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Thread: Temperate zone plants for bog

  1. #1

    Join Date
    Jun 2005
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    Greetings, my name is Bob and as the screen name implies I am new to the bog idea. I've been growin cp's for about 2 years, but only the easy(and half dead) stuff bought from the local Lowe's. I'm setting up a bog and looking for any source to obtain cp plants common to NJ or temperate zone 6. Mostly interested in native Drosera and Sarracenia which I've seen growing in the wild here, but do not dare cultivate! Any and all info is greatly appreciated!(Again, remember I am fairly new to this so take it easy on me).
    there is a pleasure in being mad, which only a madman can enjoy!

  2. #2
    Metal King
    Join Date
    Jul 2004
    St.Catharines, Ontario,Canada
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    Welcome Aboard Bob!
    I live north of you in Southern Ontario, on the south shore of Lake Ontario near Niagara Falls
    Right now I can tell you that if you take precautions you can grow almost anything you want outside (from temperate species at least)

    I have S.flava, D.filiformis ssp.filiformis and D.rotundifolia outside which overwintered really REALLY well, the only trick is to keep them in the ground and cover them with pine needles in about november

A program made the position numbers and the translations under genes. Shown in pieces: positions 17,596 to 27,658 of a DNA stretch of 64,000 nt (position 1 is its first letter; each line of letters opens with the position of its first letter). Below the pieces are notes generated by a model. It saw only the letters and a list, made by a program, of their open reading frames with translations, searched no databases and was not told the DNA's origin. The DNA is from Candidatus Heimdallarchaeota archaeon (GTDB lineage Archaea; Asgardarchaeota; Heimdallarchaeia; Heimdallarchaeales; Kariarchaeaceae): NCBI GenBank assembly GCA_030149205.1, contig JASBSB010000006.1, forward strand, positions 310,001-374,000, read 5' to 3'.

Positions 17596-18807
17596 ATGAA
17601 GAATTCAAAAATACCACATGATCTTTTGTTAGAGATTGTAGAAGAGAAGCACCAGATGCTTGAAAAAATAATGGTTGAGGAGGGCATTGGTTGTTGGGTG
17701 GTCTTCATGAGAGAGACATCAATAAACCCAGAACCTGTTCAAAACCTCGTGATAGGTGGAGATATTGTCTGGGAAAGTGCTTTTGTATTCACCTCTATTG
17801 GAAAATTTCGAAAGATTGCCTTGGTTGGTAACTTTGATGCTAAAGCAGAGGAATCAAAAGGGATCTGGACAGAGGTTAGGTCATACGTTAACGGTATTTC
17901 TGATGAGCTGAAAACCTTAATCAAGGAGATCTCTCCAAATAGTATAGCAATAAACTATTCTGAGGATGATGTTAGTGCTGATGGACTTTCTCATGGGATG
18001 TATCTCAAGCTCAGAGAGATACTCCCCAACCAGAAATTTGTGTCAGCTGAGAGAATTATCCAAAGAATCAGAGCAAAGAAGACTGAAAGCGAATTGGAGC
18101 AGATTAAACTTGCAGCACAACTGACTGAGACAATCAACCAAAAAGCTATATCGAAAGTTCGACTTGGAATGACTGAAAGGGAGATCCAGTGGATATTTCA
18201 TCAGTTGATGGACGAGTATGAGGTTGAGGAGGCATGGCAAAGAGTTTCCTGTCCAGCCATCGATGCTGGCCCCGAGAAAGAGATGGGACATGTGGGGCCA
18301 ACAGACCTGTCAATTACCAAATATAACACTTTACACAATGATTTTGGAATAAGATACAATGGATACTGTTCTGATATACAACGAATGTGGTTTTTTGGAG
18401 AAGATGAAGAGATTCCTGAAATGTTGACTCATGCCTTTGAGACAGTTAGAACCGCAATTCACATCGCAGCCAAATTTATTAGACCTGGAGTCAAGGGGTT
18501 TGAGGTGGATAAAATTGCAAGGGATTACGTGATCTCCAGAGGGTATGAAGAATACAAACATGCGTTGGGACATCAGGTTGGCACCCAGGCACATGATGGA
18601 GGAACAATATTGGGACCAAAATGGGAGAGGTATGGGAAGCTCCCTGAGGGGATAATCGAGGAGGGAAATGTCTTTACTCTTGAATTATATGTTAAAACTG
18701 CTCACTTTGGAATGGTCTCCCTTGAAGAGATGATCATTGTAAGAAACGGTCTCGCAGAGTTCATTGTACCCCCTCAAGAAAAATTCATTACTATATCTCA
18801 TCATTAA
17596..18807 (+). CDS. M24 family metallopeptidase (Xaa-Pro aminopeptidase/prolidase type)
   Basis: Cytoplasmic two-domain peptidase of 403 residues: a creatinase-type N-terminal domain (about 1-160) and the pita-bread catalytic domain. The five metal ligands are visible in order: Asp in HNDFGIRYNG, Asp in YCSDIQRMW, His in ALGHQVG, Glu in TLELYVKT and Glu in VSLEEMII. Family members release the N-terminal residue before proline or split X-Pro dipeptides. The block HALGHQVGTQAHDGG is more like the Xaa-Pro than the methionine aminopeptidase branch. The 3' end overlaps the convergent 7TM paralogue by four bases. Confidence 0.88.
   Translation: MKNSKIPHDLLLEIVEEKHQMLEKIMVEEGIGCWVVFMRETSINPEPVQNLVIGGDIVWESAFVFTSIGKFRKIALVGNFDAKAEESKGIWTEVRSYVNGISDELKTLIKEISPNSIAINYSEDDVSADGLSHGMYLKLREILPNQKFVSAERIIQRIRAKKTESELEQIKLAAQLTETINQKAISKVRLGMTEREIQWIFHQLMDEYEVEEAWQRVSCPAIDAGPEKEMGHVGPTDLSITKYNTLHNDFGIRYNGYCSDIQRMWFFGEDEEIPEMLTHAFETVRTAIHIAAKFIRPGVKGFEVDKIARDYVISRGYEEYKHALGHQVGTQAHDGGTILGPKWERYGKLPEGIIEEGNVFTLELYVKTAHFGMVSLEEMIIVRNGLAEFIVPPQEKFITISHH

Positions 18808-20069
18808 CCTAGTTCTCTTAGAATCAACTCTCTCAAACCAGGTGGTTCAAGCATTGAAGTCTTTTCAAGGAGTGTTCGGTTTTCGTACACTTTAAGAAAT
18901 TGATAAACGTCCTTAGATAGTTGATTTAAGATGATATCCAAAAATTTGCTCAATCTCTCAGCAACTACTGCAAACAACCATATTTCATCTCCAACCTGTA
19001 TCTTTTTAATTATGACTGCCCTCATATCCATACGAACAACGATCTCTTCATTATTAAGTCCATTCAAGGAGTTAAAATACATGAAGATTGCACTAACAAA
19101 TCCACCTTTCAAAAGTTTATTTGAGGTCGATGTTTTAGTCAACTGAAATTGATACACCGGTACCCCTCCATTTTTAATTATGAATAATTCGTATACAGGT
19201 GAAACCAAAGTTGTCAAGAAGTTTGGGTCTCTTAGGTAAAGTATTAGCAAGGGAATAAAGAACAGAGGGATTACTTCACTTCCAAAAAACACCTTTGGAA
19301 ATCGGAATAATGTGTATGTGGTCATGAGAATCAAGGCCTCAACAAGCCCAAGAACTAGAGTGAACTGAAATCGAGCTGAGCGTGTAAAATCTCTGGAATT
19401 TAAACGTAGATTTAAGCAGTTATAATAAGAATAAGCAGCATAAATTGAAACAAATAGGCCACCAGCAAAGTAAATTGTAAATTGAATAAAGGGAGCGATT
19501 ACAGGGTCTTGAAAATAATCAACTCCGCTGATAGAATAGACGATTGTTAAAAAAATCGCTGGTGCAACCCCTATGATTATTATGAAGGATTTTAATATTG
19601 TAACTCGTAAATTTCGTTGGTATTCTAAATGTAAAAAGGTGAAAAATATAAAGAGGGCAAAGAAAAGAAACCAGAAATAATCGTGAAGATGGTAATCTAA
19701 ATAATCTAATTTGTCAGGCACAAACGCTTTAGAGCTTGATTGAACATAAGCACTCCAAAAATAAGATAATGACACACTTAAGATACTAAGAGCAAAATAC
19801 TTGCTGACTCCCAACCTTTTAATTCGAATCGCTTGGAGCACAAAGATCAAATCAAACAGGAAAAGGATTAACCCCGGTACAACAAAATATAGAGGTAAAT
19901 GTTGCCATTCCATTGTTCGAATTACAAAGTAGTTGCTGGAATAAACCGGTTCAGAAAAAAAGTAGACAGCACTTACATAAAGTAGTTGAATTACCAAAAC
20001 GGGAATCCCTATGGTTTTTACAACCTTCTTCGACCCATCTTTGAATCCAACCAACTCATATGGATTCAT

I used food-grade tubs (the kind that cookie batter etc are shipped to restaurants in, as long as you know it's non-toxic and good below freezing filled with liquid, you're golden) filled them with 50-50 peat/sand and just make sure they are watered often enough
    I haven't tried any Pinguicula yet (just haven't gotten a hold of any) but I suspect that they would be similarly easy

    I am also trying to get a few more species to live outdoors. I have hordes of D.tokaiensis (100 plants and soon literally thousands of seeds) that I have hardened off- since they are part D.rotundifolia, I'm wondering if they will form hibernaculae (resting buds) and if they don't I will still have WAY too many of them

    I also have a D.filiformis ssp.tracyii which I am going to attempt overwintering this year (thought if anyone reading this has any negative input on that front please share it, I only have one plant currently and would rather risk cuttings than the mother if it's not likely to survive)

    I was kinda stunned that the S.flava made it through, but it looks better than a lot of other specimens I've seen (thanks to the person who gave it to me doing an amazing job on it, I can hardly take any credit)
    So I would say you can likely grow any Sarracenia and pretty much any temperate Drosera outdoors year-round (saves on the fridge space)
    I will try to share the results of my "experiments" here, too, as I think a lot of folks are under a false impression that what I am doing is not possible (I know I was)
    Good Growing!!!
    Da Growlist

    "You don't need a license to drive a sandwich"-Spongebob Squarepants

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